Life insurance is a well-liked job perk that both companies and employees can enjoy. Offering it is entirely optional, but it’s worth thinking about if you and your employees could benefit from the potential savings associated with group insurance. 

Before you offer a life insurance policy to employees, you will need to think about what employees to cover, the sort of coverage to offer, and the amount of coverage if you decide to include life insurance in your employee benefits package. Finding vendors and making sure the plan is successfully implemented will be your next steps.

Who Needs Employer-Provided Life Insurance?

You must choose which employees will receive these benefits once you’ve determined that you want to provide life insurance. All of your full-time employees may be eligible for group-term life insurance coverage, especially if you can achieve better rates (and avoid individual medical examinations) with a larger group.

Unless you can satisfy specific nondiscrimination standards, you won’t be allowed to deduct the premiums for life insurance if you want to provide it as a special benefit to a select group of key employees.

What Are the Nondiscrimination Standards That You Have to Adhere to? 

Nondiscrimination laws are typically intended to deter you from offering advantages that are exclusive to those who are paid the highest salaries or that prevent lower-paid employees from taking advantage of them due to the cost of the benefits. If any of the following conditions are met, a group-term life insurance plan does not discriminate against an employee’s eligibility to enroll.

  • At least 70% of all employees benefit from the plan
  • All participating employees, at least 85% of them, are not key personnel
  • Workers who meet the requirements under the categorization established by the firm and certified by the IRS will benefit from the plan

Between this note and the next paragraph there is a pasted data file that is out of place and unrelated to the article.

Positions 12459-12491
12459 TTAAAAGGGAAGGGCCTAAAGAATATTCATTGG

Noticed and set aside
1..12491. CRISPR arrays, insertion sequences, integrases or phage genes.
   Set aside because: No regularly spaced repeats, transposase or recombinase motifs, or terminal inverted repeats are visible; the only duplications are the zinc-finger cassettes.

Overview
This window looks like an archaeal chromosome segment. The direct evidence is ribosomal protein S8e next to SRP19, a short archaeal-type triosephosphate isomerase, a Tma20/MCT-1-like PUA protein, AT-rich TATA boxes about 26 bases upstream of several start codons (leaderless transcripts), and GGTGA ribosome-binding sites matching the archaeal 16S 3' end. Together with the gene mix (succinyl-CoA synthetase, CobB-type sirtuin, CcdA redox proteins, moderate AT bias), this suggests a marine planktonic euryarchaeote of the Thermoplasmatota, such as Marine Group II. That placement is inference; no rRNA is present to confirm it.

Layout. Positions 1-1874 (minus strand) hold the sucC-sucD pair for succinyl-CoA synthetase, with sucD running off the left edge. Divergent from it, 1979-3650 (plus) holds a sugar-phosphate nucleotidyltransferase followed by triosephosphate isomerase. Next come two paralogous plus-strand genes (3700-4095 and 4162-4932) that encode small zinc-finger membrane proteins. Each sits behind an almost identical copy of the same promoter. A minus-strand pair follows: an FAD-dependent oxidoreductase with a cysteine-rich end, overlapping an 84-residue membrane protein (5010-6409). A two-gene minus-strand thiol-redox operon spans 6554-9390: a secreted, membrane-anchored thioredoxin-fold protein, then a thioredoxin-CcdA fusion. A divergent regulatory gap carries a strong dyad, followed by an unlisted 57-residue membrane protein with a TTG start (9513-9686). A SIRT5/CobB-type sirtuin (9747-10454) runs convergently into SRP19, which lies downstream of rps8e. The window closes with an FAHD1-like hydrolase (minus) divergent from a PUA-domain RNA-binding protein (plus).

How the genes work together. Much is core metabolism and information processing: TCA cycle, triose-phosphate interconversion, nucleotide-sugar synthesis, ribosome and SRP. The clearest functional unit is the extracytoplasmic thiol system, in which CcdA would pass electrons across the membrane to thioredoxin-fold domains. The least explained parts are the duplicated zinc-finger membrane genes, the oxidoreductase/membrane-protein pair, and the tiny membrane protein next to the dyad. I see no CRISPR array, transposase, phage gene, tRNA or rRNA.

You can give life insurance to small sub-groups of employees through group-term life insurance, the most popular kind of employer-provided life insurance, if the distinctions are made on the basis of:

  • Marital Status
  • Job Responsibilities
  • Compensation
  • Duration of service
  • Participation in a profit-sharing, stock bonus, accident, and health, or pension plan
  • Various other aspects of employment

Life Insurance Benefits That You Might Provide to Employees

In addition to group-term life insurance, you may also offer the following types of insurance:

  • Accidental Death and Dismemberment of a Group

This insurance is referred to as “AD&D” in business and it provides benefits to the employee’s beneficiary in the event of an accident-related death or if the employee loses the use of a body part (loss of one arm and leg, for example, may result in payment of a percentage of the total benefits).

  • Accident Coverage for Business Travel

This insurance only provides coverage in the event of an employee passing away while on business. This would not be worth your money if your employees don’t travel or don’t travel very often.

  • Riders on Life Insurance Coverage

An additional feature or benefit that you might include in an existing insurance policy is known as a rider. Plans can be customized to some extent by adding any number of riders, with unlimited varieties available. 

For instance, you might modify a group term life insurance policy to include an accidental death and dismemberment rider, doubling the death payout in the event of an employee’s accidental death. The numerous riders you can add to a life insurance policy will be explained by your insurance agent.

If you are considering employer-provided life insurance, contact the experts at Panichelle Insurance today to learn more!

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